We're supporting girls and women around the world to take control of their menstrual health - so they can look forward to a better future.
Empowered by their communities, their families and each other, women around the world are working with WaterAid and our local partners to take control of their menstrual health – and make sure having their period doesn’t mean an end to achieving their ambitions.
Mekdes is a teacher at Ras ZeSilas Primary and Junior School in Ethiopia. She's also the co-ordinator of the Girls' Club, and is doing everything she can to improve the day-to-day lives of female pupils when they hit puberty – no easy task in an environment with just one tap for 2,500 students, and two, four-room toilet blocks for the 1,200 boys and 1,300 girls.
"Girls are particularly disadvantaged," Mekdes explains. "Sometimes they experience menstruation in class and if they want to change pads, they have to have some privacy. But the toilets do not have doors."
To deal with this challenge, the school created the 'Modes Room', where girls can access free sanitary towels, change their pads and rest if they get cramps. It's the first step in addressing the girls’ menstrual hygiene needs – although the school still has a long way to go.
"There is no water in the room, so the girls have to go to the only tap," says Mekdes. "Then they have to drop the used pads in the toilet, which is hundreds of metres away on the other side of the school.
"Some girls would still rather stay at home for those three or four days instead of subjecting themselves to all these things."
The ‘Modes Room’, where girls at Ras ZeSilas Primary and Junior School can change their sanitary pads and rest during their period. Credit: WaterAid/Behailu Shiferaw
Girls missing out on school when they have their period is also a big problem in India, where 23% of female students drop out when they hit puberty. Of those that continue, many miss classes up to five days a month, simply because there isn’t a toilet – and then there’s the issue of what to use each month.
"There was a shop selling sanitary products about 4km away but it was run by a man," Seema tells us. "It made women nervous, and the shop didn't always have the items in stock. Now girls can come to my place anytime to buy products."
Seema, who is married with two daughters, set up her own female convenience store in her home after receiving training on reproductive health and hygiene management from WaterAid’s local partner, Vatsalya.
Now, as well as stocking sanitary towels for women and girls in the community, she also shares the good advice she’s been given on staying clean and healthy.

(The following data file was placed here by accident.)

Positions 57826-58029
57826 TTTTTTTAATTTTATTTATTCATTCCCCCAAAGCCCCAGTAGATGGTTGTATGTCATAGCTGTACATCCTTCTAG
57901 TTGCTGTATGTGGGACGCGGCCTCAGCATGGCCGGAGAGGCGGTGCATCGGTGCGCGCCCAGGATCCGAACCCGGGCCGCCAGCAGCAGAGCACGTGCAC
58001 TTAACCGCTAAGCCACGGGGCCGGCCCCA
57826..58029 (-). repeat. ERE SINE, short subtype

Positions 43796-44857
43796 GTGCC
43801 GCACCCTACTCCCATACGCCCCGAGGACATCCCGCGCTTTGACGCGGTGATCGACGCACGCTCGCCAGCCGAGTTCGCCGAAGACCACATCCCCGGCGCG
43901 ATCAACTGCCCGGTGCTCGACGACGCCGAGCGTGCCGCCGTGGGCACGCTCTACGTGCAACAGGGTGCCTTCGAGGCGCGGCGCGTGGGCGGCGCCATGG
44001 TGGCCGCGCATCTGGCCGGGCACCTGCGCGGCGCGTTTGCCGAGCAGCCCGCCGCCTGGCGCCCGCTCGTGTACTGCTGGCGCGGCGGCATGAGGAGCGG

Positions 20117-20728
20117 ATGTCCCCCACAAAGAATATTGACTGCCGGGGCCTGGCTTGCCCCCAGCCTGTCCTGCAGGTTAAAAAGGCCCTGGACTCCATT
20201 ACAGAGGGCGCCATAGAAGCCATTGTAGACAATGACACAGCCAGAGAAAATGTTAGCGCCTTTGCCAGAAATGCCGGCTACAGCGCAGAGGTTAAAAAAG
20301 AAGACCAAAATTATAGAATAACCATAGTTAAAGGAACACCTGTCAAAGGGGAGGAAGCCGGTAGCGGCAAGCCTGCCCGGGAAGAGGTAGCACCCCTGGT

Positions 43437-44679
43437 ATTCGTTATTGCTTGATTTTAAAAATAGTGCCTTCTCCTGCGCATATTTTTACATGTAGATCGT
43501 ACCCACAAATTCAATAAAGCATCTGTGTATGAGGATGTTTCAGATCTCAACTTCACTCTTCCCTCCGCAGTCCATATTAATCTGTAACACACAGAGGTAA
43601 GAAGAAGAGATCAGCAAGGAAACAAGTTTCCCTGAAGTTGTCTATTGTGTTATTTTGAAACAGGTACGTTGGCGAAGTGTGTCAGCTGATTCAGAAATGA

"The girls who come to my shop did not have much knowledge about menstruation, so I raised their awareness," she says. "Before this, they were using any cloth, dirty or tied in a bundle. Once we told them about sanitary pads and they started using them, they were protected from diseases."
Seema and her husband Mohd at the female convenience store she has set up in their home. "When girls come to buy the sanitary products I go to the other side of the house so they can talk freely," says Mohd. Credit: WaterAid/ Poulomi Basu
The women of Shikharpa are already training to become market gardeners. But today, gathered in a circle, they're learning a new skill from community activist Usha: how to make their own sanitary pads, using fabric and a simple template.
The women make the pads, which can be washed and re-used, for their own personal use, as well as selling them at the local market. They are both safer and cleaner than anything else available to buy or use.
Young women, mothers, teachers and students have all received the training and the activity itself – not to mention the open discussion of menstrual health – is a sign that attitudes here are changing.
"You still find examples all over Nepal of women who are shunned and separated during their menstruation," says Mani Karmacharya, Communications Officer for WaterAid Nepal. "But within the last ten years or so things have changed, or started to change. The younger generation have access to knowledge about what menstruation really is."
Community activist Usha (right) shows girls and women from Shikharpa how to sew their own sanitary pads. Credit: Clare Green
Around the world, the subject of menstrual hygiene remains shrouded in mystery and stigma, putting girls' and women's health – and futures – in jeopardy.
By working with local partners, and empowering communities to challenge taboos, we support girls and women to develop the knowledge and confidence they need to manage their periods safely. We advocate for the provision of adequate water and space where they can wash and bathe, and for facilities to be made available where they can get rid of their sanitary products with privacy and dignity.
Find out what else we're doing to transform women's lives with safe water and sanitation >